With an already impressive population of right at 200,000 birds in 2012, Robison predicts that number will increase this year. Also, Michigan has a high success rate — 36 percent — which should make for an exciting turkey hunting season.
For more information about turkey hunting in Michigan, be sure to check out the 2013 G&F turkey hunting forecast.
Minnesota had a great spring for nesting in 2012, something that should bring great turkey hunting this year. While in the past hunters had to traverse to the southern part of the state if they wanted to bag a turkey, numbers have rapidly expanded all across the state.
"I'm thrilled with what turkeys are doing in Minnesota," Tom Glines, National Wild Turkey Federation regional director, said. According to Glines, lottery tags are up 10 percent in many areas, and 20 percent in others. All that means lots of opportunity in 2013.
For more information about turkey hunting in Minnesota, be sure to check out the 2013 G&F turkey hunting forecast.
Mississippi boasts one of the largest wild turkey populations in the country. And with over a quarter million of these birds scattered from the Tennessee line to the Gulf of Mexico, hunters should have no problem finding a gobbler to chase on opening morning.
For more information about turkey hunting in Mississippi, be sure to check out the 2013 G&F turkey hunting forecast.
The Missouri Department of Conservation estimates the state's current spring turkey population is at around 300,000 birds. Unfortunately, poor production in recent times has caused a decline in the turkey population, due to abnormally wet periods during nesting and hatching periods. However, because the last two years were so good in terms of production, it is likely 2013 will be a high water mark, which is great news for hunters.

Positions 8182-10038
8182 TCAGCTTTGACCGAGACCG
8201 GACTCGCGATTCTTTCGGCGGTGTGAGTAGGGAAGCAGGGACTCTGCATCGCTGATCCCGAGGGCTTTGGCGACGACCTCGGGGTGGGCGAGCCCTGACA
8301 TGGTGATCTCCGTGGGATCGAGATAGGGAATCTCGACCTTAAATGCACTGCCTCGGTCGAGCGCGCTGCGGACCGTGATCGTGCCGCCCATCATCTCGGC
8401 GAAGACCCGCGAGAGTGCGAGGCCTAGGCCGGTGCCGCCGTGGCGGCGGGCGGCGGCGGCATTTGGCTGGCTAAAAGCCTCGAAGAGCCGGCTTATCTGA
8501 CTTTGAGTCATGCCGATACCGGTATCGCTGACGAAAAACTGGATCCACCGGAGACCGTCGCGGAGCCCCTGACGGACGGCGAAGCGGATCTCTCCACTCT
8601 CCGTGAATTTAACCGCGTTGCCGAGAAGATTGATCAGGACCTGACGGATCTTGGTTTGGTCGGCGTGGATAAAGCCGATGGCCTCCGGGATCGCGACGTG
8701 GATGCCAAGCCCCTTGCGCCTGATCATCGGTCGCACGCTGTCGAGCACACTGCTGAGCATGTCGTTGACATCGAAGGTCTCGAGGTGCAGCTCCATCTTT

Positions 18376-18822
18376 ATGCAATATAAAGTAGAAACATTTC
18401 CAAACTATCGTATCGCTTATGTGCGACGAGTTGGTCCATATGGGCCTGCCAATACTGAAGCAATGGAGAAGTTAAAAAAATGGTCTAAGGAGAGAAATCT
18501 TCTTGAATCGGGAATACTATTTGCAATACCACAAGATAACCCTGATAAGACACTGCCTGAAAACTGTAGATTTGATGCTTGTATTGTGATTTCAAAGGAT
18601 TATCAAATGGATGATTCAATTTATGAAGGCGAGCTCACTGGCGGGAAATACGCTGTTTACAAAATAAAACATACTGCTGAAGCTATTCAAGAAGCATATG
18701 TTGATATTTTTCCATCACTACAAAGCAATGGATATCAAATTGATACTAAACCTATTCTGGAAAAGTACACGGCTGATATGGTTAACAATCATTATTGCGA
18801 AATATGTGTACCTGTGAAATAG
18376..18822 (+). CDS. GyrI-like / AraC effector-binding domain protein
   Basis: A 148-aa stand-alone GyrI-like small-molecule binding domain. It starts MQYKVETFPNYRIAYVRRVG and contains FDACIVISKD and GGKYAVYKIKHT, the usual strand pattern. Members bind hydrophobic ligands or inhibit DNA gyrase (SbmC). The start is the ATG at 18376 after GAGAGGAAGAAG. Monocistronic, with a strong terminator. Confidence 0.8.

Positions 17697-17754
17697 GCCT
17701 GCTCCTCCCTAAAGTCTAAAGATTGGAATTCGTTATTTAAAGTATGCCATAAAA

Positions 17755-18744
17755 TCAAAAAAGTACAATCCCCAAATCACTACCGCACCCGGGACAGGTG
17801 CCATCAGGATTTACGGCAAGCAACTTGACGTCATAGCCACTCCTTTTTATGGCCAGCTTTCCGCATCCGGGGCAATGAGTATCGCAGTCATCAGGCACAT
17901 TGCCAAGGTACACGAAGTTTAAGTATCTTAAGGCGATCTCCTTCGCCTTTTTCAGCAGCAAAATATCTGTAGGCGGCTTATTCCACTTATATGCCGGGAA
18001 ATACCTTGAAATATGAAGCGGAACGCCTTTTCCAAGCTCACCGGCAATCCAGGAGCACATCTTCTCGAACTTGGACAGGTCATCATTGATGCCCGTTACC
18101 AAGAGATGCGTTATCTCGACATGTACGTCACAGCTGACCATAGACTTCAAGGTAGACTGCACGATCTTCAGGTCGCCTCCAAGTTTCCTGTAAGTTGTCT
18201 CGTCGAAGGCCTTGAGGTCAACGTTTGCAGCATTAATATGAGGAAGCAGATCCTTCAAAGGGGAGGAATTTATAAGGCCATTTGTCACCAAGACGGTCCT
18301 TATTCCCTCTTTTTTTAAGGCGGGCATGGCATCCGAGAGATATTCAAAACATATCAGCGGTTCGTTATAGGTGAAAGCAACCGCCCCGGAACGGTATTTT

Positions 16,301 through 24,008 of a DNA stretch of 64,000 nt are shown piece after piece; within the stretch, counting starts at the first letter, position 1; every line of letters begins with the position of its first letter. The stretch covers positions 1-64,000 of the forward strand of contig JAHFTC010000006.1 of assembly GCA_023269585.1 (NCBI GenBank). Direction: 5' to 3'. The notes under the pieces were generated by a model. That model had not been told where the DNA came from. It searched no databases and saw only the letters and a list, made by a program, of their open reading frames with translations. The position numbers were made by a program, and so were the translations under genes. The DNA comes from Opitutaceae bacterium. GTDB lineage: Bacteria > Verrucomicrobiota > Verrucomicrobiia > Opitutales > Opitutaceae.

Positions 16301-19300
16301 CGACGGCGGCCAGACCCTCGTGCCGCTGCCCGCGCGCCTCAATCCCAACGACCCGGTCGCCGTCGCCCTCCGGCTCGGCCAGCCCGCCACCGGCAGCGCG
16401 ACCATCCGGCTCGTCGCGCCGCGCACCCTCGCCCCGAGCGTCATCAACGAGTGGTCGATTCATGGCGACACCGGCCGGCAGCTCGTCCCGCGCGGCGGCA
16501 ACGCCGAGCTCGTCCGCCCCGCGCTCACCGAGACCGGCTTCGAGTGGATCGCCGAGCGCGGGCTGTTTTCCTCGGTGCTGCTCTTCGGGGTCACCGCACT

For more information about turkey hunting in Missouri, be sure to check out the 2013 G&F turkey hunting forecast.
There are no two ways about it — New England is stocked full of turkeys, which is great news for hunters in 2013. With an estimated turkey population of 214,000, hunters have great chances to tag a bird. Maine has the highest numbers, while New Hampshire, Vermont and Massachusetts are not far behind.
For more information about turkey hunting in New England, be sure to check out the 2013 G&F turkey hunting forecast.
While turkey hunting numbers should remain somewhat steady, early data in North Carolina suggests the downward trend of turkey populations may continue into the 2013 season. Almost 20 percent of turkeys harvested in 2012 were jakes, which means less mature turkeys this year. State officials also recommend hunting federal lands, though permits are required for these particular hot spots.
For more information about turkey hunting in North Carolina, be sure to check out the 2013 G&F turkey hunting forecast.
Ohio looks to be in good shape for the 2013 turkey hunting season, with great populations of birds across the state. Officials estimate 2013 and 2014 will both be great years, with harvest rates predicted to be around 18,000 birds.
For more information about turkey hunting in Ohio, be sure to check out the 2013 G&F turkey hunting forecast.
Depending on what happens with the drought, Oklahoma officials predict the 2013 turkey season will be a mirror of what happened last year. The state had solid numbers, despite obviously dry conditions. That said, the drought definitely had a negative impact on overall turkey numbers state wide. Numbers are still strong — 55,747 turkeys in the western region alone — but down 9 percent from last year.
For more information about turkey hunting in Oklahoma, be sure to check out the 2013 G&F turkey hunting forecast.
States like Oregon and Washington, both in the Pacific Northwest, have an optimistic turkey outlook for 2013. The southwest corner of Oregon is the state's typical hot spot for turkey hunting, and it looks good this year as well. Since 2011, the Melrose unit in southwest Oregon has a 51 percent success rate, which is well above the national average.
Washington figures not to be far behind, with a success rate of 36 percent last year and a harvest of 5,600 birds. The hottest areas are in northeast part of the state.